They can seem engaging, conversational, talk-the-talk, say all the right things at the right time, but there’s still something missing, something not there with these people, that puts intuitive people off. Jamie Fox’s Max character brilliantly captures this, and is a lesson in spotting these people in the real world – the lack of real feeling or emotion.
See my review of Collateral here.
7. Gangster in Gangster No. 1 (2000)
Now we’re back to a more straightforward depiction of an openly horrible and violent psychopath – Paul Bettany’s performance as “Gangster” in Paul McGuigan’s Gangster No. 1
This film covers the rise through the London underworld criminal ranks of an un-named Gangster, played by Paul Bettany and later by Malcolm McDowell. Initially, respected crime boss Freddie Mays (David Thewlis) takes Gangster under his wing, but he later ends up betraying Freddie and taking his place.
With this film, there’s no psychological nuance or subtlety to Bettany’s performance – it’s just an uncomplicated, straight up depiction of a horrible, violent, soulless psychopath. But very well done. There’s lots of gruesome violence, and the interplay between The Gangster character and the initial boss Freddie who he betrays, cleverly depicts the intense envy that’s often at play with power fixated psychopaths, who have no center of their own and will happily throw others under the bus to advance their own position.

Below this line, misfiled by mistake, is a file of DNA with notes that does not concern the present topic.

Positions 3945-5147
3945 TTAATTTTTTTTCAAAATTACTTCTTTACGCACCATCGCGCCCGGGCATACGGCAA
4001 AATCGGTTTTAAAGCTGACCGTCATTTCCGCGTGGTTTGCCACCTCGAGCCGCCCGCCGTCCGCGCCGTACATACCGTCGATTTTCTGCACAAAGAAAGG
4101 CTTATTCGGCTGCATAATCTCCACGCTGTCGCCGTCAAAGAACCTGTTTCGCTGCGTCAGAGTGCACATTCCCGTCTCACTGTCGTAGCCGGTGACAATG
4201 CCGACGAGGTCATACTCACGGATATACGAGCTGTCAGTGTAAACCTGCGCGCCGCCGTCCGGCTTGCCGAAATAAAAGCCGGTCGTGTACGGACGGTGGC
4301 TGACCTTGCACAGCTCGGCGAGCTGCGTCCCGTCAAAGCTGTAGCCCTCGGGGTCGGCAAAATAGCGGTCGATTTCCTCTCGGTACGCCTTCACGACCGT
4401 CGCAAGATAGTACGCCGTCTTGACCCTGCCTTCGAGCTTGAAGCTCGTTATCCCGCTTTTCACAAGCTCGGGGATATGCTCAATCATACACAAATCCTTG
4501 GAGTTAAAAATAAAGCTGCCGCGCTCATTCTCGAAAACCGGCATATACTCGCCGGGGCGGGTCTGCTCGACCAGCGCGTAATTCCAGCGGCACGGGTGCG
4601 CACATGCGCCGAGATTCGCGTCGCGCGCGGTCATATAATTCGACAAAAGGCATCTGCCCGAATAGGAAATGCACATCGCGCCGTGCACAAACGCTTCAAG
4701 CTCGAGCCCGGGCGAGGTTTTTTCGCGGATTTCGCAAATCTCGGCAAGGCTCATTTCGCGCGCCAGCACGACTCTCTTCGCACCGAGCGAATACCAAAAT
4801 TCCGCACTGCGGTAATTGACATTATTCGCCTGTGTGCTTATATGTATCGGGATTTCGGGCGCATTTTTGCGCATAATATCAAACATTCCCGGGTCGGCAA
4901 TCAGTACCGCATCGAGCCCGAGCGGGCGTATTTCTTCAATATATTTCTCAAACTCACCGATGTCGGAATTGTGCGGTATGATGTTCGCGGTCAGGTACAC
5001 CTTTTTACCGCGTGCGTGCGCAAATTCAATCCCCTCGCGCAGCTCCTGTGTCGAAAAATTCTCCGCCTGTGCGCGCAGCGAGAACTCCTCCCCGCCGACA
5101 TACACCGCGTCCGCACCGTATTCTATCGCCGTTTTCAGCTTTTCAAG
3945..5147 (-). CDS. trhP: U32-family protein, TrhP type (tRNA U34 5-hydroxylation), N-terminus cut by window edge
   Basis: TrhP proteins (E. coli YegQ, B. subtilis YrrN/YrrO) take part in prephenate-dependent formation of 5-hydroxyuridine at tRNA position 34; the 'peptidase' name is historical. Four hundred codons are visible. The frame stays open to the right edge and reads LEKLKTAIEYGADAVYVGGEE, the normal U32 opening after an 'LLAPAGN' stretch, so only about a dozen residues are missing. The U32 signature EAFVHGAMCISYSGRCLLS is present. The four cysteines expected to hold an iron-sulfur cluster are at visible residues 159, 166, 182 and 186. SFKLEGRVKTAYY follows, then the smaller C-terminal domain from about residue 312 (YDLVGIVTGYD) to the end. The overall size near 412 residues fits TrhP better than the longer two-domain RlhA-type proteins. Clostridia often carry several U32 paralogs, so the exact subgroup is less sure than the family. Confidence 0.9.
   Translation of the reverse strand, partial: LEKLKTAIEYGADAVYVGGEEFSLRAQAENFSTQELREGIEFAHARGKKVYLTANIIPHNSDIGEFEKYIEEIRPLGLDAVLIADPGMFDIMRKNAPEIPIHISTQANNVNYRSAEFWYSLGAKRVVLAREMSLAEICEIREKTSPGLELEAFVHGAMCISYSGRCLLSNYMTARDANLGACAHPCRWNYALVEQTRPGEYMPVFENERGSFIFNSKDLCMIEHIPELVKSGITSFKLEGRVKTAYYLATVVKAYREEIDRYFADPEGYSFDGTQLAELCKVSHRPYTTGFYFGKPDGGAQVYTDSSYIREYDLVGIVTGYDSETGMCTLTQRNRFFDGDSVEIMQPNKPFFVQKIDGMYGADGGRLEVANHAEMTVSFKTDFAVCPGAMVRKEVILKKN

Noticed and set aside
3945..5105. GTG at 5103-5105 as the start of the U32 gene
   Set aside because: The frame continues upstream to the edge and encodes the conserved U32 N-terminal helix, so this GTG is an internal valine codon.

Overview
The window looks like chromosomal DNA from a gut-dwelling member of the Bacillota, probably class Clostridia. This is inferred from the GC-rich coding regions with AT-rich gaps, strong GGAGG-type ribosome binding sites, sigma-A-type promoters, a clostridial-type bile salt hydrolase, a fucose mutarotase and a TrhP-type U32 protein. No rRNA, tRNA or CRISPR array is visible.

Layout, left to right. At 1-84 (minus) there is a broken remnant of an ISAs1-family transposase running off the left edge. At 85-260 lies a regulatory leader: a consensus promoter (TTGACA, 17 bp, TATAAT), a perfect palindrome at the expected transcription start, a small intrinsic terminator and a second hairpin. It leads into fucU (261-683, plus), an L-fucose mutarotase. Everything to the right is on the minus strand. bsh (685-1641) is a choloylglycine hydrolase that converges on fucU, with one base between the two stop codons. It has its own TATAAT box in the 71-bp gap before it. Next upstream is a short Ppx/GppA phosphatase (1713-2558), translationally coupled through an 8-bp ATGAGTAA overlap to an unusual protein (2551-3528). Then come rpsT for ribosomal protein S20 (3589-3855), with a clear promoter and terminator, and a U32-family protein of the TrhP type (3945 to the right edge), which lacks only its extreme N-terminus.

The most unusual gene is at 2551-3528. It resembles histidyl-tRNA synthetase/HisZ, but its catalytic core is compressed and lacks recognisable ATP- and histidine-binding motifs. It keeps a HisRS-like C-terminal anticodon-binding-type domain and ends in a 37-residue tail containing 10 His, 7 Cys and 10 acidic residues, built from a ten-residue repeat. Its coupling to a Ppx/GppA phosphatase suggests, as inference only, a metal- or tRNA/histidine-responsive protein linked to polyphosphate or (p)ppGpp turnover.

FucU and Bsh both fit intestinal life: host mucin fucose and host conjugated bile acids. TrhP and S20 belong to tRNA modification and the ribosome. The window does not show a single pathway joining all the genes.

If you want to see an uncomplicated, straight up horrible psychopath in a film, this one is for you. See my full review of it here.
8. Jacques Mesrine in Mesrine (2008)
Again this is a more uncomplicated psychopath performance from the brilliant Vincent Cassel, from the 2008 film Mesrine, directed by Jean-François Richet.
Mesrine depicts the life of actual French criminal Jacques Mesrine, as he returns corrupted and de-sensitized from the Algerian war, and his attempts to live a straight life soon fall off the rails, as he drifts more and more into a criminal lifestyle. Charismatic, engaging and humorous, but also explosively violent and abusive, the film captures the volatility of Mesrine’s post-war life, as he forms and destroys relationships, and ultimately himself due to a determination to live a dishonest life.
This film performance can be a more conflicting one, because Cassel’s performance is so charismatic, engaging, and even sometimes funny. He brings the Mesrine character to life. But there’s no doubt that character depicted is still a psychopath – he’s dishonest and abusive, and kills people without a second thought, and the connection of this heartless behavior with traumatic experiences in the Algerian war is made clear.
Despite being almost likeable at points, the Mesrine character is still a criminal and a psychopath. But the film is entertaining and a great watch. See my review of it here (the film actually comes in two parts – The Death Instinct and Public Enemy Number 1).